Wlliam Gilmore Simms
Southward Ho! A Spell of Sunshine >> Chapter IX / The Bride of Fate >> Page 160

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Novel (Romance) | Redfield | 1854
Transcription 160 SOUTHWARD HO
the prelude to other embraces. She knows not, unhappy child,
that she is an object of desire to another, until she finds herself
lifted in the grasp of Pietro Barbaro, the terrible chief of the Is-
triote pirates. He and his brothers have kept their pledges to
one another, and they have been successful in their prey. Their
fierce followers have subdued to submission the struggles of a
weaponless multitude, who, with horror and consternation, behold
the loveliest of their virgins, the just wedded among them, borne
away upon the shoulders of the pirates to their warlike galleys.
Those who resist them perish. Resistance was hopeless. The
fainting and shrieking women, like the Sabine damsels, are hur-
ried from the sight of their kinsmen and their lovers, and the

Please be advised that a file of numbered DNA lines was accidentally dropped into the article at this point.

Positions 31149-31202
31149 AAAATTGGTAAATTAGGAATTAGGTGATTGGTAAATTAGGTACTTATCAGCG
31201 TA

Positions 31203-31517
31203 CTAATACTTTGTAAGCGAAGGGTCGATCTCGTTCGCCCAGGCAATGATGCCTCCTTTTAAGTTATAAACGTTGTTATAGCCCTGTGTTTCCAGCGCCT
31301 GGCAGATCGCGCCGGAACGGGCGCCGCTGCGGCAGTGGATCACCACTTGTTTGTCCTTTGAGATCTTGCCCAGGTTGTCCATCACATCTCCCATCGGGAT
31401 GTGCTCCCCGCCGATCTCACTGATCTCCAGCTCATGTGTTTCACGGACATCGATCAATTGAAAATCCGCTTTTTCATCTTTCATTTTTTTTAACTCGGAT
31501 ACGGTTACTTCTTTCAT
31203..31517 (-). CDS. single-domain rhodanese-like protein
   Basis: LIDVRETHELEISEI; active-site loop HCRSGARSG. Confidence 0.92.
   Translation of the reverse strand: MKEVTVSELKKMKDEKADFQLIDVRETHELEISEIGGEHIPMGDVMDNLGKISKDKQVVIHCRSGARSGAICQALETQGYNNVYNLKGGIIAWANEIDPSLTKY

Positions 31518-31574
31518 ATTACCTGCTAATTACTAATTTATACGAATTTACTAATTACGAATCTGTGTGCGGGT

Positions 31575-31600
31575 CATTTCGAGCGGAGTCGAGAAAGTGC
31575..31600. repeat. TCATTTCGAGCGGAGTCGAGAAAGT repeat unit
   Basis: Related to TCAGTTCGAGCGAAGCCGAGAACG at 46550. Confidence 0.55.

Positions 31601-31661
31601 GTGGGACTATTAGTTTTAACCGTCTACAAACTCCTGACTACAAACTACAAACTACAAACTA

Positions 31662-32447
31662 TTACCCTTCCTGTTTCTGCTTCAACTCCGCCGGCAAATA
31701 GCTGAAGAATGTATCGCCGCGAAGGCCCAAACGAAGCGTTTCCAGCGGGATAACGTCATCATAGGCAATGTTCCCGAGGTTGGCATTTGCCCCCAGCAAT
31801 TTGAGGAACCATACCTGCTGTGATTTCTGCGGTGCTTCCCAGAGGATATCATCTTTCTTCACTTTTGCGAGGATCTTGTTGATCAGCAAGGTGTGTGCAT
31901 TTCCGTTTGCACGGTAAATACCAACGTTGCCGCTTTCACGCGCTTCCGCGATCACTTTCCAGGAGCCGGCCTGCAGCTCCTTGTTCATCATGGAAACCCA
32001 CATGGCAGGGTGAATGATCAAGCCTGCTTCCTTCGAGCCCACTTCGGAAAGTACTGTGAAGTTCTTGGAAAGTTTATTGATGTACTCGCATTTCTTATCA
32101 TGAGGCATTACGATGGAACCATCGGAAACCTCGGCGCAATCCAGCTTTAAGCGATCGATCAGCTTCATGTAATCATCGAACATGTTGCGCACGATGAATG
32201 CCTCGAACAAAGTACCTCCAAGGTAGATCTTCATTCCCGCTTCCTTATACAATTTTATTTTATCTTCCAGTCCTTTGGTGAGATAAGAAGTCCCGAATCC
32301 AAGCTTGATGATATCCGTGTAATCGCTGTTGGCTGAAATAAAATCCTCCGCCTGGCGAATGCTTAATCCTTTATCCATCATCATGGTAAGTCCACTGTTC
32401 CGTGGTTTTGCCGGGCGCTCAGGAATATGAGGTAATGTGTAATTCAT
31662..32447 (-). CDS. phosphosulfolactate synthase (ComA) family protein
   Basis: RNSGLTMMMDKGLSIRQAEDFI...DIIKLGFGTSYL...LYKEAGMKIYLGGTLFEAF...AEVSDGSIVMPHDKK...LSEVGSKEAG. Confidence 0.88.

Istriote galleys are about to depart with their precious freight.
Pietro Barbaro, the chief, stands with one foot upon his vessel's
side and the other on the shore. Still insensible, the lovely
Francesca lies upon his breast. At this moment the skirt of his
cloak is plucked by a bold hand. He turns to meet the glance
of the Spanish Gipsy. The old woman leered on him with
eyes that seemed to mock his triumph, even while she appealed
to it.
Is it not even as I told thee´┐Żas I showed thee ?" was her
demand.
It is !" exclaimed the pirate-chief, as he flung her a purse
of gold. Thou art a true prophetess. Fate has done her
work !"
He was gone ; his galley was already on the deep, and be
himself might now be seen kneeling upon the deck of the ves-
sel, bending over his precious conquest, and striving to bring
back the life into her cheeks.
Ay, indeed !" muttered the Spanish Gipsy, thou bast had
her in thy arms, but think not, reckless robber that thou art,
that fate has done its work. The work is but begun. Fate has
kept its word to thee ; it is thy weak sense that fancied she had
nothing more to say or do !"
Even as she spoke these words, the galleys of Giovanni
Gradenigo were standing for the Lagune of Caorlo. He had
succeeded in collecting a gallant band of cavaliers who tacitly
yielded him the command. The excitement of action had
served, in some measure, to relieve the distress under which he
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